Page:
Book discusses ape, human interaction
At the Sun-Gazette, staff members tend to read. A lot. So we thought we would share what we’re reading and let you know how they fare.
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Reader: Tara D. McKinney, correspondent.
What I read: “Ape House” by Sara Gruen
Stats: Published by Spiegel & Grau, April 2011, 336 pages.
What I thought: I chose to read “Ape House,” because I enjoyed “Water for Elephants,” by the same author.
Although both books were centered on animals and their interactions with humans, the two books could not be more different. “Ape House,” was thoroughly absorbing, but also very jarring at times.
Before reading the novel I was completely unaware that bonobos are led by matriarchs as opposed to patriarchs. They are highly sexual animals that use sex as a greeting, a thank you, to establish power and of course to mate.
Another interesting little tidbit is that they, like dolphins, hyenas, penguins and male flour beetles, have intercourse with the same sex as well as the opposite sex within their species fairly indiscriminately.
This aspect of the novel featured heavily and was the source the media’s interest in a reality show in which the bonobos were the unwitting and completely exploited stars. The exploitation aspect of the story reminded me of the movies EdTV and The Truman Show.
But honestly, I don’t know which was worse: reading about the gross neglect of the bonobos in the reality TV show or the description of an animal testing lab and the direct and awful cruelty primates are subjected to in the name of science.
There were a few love stories within the book, but they seemed like add-ons and not really pertinent to the main story.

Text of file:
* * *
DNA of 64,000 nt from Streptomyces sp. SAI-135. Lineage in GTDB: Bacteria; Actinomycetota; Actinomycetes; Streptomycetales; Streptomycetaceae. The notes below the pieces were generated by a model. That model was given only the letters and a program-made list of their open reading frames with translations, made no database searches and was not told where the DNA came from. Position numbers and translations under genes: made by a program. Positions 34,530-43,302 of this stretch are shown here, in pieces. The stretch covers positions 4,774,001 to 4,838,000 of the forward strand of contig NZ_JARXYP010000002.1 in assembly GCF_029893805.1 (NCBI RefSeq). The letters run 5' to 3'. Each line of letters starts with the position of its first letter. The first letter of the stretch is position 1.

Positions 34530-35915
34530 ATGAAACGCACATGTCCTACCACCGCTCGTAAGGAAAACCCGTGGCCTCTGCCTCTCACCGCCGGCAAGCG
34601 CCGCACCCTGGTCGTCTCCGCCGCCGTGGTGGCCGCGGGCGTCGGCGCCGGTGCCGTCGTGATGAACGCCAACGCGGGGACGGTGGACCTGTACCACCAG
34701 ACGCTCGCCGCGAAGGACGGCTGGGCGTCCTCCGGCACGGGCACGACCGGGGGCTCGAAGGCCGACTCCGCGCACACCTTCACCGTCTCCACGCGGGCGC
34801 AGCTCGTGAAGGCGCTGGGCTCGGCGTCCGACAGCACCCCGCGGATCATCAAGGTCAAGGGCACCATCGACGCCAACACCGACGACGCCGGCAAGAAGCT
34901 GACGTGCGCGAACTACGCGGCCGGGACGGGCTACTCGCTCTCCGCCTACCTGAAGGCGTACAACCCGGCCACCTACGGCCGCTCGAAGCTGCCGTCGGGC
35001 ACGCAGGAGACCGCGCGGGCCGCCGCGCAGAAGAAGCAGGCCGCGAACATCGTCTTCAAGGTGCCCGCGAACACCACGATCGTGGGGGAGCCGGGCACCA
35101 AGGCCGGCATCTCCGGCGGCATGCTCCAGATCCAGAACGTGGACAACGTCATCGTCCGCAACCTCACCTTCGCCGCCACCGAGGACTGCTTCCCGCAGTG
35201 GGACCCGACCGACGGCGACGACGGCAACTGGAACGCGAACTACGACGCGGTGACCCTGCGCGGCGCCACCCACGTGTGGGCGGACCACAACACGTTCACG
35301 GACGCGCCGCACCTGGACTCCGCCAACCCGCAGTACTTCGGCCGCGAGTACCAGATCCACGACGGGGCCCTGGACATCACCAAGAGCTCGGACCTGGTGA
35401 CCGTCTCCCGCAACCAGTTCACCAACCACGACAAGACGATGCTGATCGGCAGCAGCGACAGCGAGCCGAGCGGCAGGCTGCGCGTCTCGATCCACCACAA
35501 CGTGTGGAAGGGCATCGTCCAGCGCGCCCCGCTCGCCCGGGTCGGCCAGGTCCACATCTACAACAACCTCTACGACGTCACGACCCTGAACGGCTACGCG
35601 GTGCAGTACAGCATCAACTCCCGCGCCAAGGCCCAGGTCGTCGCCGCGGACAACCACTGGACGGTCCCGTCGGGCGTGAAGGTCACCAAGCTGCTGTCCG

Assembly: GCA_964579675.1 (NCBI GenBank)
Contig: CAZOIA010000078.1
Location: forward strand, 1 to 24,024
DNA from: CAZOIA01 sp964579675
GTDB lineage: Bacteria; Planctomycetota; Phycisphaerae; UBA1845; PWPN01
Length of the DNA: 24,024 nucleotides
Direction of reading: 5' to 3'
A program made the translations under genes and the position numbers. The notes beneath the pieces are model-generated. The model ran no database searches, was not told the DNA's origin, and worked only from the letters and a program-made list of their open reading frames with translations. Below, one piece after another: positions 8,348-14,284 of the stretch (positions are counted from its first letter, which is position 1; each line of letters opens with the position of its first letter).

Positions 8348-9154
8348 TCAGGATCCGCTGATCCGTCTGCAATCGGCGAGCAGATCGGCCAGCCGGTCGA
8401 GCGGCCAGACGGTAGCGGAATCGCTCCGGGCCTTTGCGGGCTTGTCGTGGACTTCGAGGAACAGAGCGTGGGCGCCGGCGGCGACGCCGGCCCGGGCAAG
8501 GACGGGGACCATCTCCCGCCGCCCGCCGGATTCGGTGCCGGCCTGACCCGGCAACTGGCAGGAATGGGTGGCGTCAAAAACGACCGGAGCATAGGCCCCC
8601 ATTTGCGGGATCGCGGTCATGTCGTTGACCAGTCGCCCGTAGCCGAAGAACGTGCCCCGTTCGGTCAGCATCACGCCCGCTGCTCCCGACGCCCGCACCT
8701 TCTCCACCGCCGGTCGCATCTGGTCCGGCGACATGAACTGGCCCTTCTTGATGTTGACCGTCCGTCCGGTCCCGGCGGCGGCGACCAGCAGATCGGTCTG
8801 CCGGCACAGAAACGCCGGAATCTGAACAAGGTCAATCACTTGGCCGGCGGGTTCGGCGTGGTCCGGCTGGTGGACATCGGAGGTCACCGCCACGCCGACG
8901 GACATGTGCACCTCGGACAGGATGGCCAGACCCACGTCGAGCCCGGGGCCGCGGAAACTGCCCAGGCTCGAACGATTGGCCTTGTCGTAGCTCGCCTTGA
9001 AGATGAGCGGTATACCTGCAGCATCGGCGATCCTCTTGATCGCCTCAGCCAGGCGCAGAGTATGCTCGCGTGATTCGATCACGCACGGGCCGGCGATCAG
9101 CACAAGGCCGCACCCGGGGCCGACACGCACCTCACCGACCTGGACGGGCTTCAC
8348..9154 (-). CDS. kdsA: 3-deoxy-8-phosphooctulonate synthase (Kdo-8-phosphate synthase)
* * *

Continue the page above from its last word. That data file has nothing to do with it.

There were humorous bits, some that made me laugh out loud.
The plot was all over the place. It touched on strippers, a meth lab, the shrinking print industry, politics, animal rights, homosexuality, plastic surgery, trauma, our increasingly frightening fascination with reality television.
Some of the characters were underdeveloped or completely flat and others were completely superfluous.
I did appreciate the way the bonobos relationships with humans and each other were portrayed. Gruen did an excellent job of illustrating the bonobos compassionate nature and most human traits while also staying true to the apes’ animal characteristics. The novel paints the bonobos in a much more positive light than the humans in the story. It was the interactions between the bonobos that kept me reading and not really what was going on with their human friends and exploiters.
Overall, “Ape House” was a pretty decent novel that I liked, but didn’t love. I think most of that had to do with my heightened expectations due to reading “Water for Elephants” first and hoping that this book would be as good.
What I’m reading next: “Arranged” by Catherine McKenzie.